Thursday Mar 07, 2013

RPi with an Oscilloscope and Java Embedded: Ready for Benchmarking (Part 1)

So, the oscilloscope that Gary C. and Vlad D. found for our Java Embedded on Raspberry Pi analysis (see top photo) is actually a fancy-schmancy HP 16700A logic analyzer with an HP 16534A oscilloscope module -- which in plain English means it cost SavaJe beaucoup bucks to buy (4 G's back in 2001). And, I'm guessing that as a typical RPi hobbyist, you're not going to want to drop $4k on your project just to measure the frequency of a Java Embedded generated PWM wave. Am I right?

Thought so. Well, if you are interested in using an oscilloscope to play around with, there is hope. For example, here's a price-friendly PicoScope 2205A Oscilloscope.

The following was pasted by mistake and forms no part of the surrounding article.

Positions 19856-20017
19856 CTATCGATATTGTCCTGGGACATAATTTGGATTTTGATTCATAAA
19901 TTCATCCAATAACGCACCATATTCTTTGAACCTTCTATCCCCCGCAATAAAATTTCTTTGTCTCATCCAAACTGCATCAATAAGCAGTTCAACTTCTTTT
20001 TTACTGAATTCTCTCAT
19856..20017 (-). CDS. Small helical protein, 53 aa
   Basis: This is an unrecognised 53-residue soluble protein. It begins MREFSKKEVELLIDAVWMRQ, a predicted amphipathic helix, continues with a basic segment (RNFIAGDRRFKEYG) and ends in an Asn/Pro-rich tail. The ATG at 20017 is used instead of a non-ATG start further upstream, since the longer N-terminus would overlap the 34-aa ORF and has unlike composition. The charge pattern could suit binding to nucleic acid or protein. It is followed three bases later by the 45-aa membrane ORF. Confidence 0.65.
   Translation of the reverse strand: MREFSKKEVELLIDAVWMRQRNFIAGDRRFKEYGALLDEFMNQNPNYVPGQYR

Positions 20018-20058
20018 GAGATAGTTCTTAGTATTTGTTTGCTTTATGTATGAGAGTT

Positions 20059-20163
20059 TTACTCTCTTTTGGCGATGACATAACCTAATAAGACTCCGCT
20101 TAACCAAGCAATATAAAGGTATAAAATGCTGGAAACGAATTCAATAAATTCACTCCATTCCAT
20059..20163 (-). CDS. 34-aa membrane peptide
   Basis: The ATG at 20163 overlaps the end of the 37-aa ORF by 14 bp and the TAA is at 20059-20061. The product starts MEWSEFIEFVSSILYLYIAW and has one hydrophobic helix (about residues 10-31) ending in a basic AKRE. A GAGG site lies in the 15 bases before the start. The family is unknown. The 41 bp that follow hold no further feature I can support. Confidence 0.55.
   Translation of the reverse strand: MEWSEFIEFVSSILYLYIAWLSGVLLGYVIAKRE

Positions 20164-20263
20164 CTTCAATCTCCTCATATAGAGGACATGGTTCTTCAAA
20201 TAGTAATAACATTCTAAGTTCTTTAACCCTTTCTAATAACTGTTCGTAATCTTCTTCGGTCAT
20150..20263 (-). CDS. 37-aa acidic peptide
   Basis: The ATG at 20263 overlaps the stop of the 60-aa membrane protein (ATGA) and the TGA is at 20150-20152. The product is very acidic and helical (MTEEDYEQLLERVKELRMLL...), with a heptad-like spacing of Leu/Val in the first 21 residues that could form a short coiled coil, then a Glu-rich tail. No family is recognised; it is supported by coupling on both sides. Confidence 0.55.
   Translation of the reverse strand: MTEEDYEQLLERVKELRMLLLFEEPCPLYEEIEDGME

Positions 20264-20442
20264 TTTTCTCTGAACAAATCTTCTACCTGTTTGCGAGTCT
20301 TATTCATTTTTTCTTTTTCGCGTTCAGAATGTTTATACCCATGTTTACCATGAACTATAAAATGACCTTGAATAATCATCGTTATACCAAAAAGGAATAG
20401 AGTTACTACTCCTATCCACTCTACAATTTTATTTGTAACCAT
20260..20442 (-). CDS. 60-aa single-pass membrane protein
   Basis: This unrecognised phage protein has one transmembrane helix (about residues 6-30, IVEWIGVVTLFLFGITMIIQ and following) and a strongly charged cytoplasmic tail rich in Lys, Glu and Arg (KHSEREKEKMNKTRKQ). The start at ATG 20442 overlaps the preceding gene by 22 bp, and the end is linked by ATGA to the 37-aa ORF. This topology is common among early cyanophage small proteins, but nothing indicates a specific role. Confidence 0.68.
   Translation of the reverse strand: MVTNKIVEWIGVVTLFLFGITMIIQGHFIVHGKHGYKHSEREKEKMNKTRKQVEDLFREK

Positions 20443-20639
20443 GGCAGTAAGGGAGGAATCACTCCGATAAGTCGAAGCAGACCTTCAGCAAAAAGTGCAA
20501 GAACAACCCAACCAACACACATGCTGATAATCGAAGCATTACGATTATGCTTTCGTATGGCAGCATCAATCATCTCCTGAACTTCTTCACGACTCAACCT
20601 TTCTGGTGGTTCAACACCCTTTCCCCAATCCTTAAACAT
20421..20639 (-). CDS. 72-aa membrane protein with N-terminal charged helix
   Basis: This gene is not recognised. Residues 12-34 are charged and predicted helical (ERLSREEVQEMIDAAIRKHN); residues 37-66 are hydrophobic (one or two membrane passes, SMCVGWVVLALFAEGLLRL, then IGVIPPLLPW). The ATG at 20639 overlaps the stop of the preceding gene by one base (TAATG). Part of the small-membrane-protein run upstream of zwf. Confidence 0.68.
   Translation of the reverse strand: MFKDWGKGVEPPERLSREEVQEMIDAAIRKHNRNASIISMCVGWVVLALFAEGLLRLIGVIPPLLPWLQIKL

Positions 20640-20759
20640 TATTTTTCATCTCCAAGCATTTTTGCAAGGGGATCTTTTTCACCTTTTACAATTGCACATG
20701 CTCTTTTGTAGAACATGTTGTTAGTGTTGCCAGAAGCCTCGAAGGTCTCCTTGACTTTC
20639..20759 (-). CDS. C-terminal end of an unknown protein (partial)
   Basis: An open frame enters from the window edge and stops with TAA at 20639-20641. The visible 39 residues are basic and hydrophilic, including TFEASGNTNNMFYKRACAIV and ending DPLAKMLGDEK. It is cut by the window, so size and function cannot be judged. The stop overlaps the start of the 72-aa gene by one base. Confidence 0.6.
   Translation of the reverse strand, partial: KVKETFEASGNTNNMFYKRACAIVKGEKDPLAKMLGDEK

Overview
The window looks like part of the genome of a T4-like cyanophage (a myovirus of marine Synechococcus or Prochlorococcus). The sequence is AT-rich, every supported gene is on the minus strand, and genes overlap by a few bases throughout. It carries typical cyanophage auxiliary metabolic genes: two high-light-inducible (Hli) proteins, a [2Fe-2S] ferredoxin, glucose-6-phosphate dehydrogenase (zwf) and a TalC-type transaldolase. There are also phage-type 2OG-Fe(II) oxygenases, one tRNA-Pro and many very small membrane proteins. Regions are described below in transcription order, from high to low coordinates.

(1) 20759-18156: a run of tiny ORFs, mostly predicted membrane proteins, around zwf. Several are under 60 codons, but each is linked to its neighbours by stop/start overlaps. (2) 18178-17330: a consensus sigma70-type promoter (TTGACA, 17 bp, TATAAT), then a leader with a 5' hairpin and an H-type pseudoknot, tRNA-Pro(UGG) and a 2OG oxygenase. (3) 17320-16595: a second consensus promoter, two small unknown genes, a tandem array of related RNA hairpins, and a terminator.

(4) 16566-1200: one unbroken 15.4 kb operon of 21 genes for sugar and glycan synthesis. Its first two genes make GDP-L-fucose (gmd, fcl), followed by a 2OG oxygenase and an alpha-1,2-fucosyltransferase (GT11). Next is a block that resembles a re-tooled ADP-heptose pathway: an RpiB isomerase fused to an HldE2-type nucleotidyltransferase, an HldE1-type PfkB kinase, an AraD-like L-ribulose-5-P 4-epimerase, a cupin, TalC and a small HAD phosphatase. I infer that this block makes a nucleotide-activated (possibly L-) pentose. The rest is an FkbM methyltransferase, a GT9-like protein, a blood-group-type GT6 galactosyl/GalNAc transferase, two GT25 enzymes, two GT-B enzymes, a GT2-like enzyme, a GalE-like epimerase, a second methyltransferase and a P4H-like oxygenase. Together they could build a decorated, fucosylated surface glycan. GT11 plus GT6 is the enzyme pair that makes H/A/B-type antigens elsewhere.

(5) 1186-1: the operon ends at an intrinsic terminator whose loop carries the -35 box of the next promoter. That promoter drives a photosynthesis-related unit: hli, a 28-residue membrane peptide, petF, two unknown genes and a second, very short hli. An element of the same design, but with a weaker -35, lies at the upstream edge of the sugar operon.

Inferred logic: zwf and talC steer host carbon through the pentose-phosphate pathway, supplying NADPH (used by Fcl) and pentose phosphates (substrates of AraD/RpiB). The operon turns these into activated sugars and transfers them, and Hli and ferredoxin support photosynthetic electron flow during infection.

This PicoScope only costs $275 at Allied Electronics, see PicoScope link. It does pretty much the same thing as the HP logic analyzer I have in my office, but at a much lower price... and with a lot less noise!

So, the first step for all you developers playing along at home is to beg, borrow, or buy an oscilloscope, or the PicoScope for a fraction of the price (if you don't have the luxury of using an HP logic analyzer from a previous high tech acquisition that is). Once you have that, come back to my future blog post and see how to hook it up to your Raspberry Pi for some GPIO benchmarking.

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Hinkmond Wong's blog on making Machine to Machine (M2M) and the Incredible Internet of Things (IoT) smarter with Java Embedded Technologies

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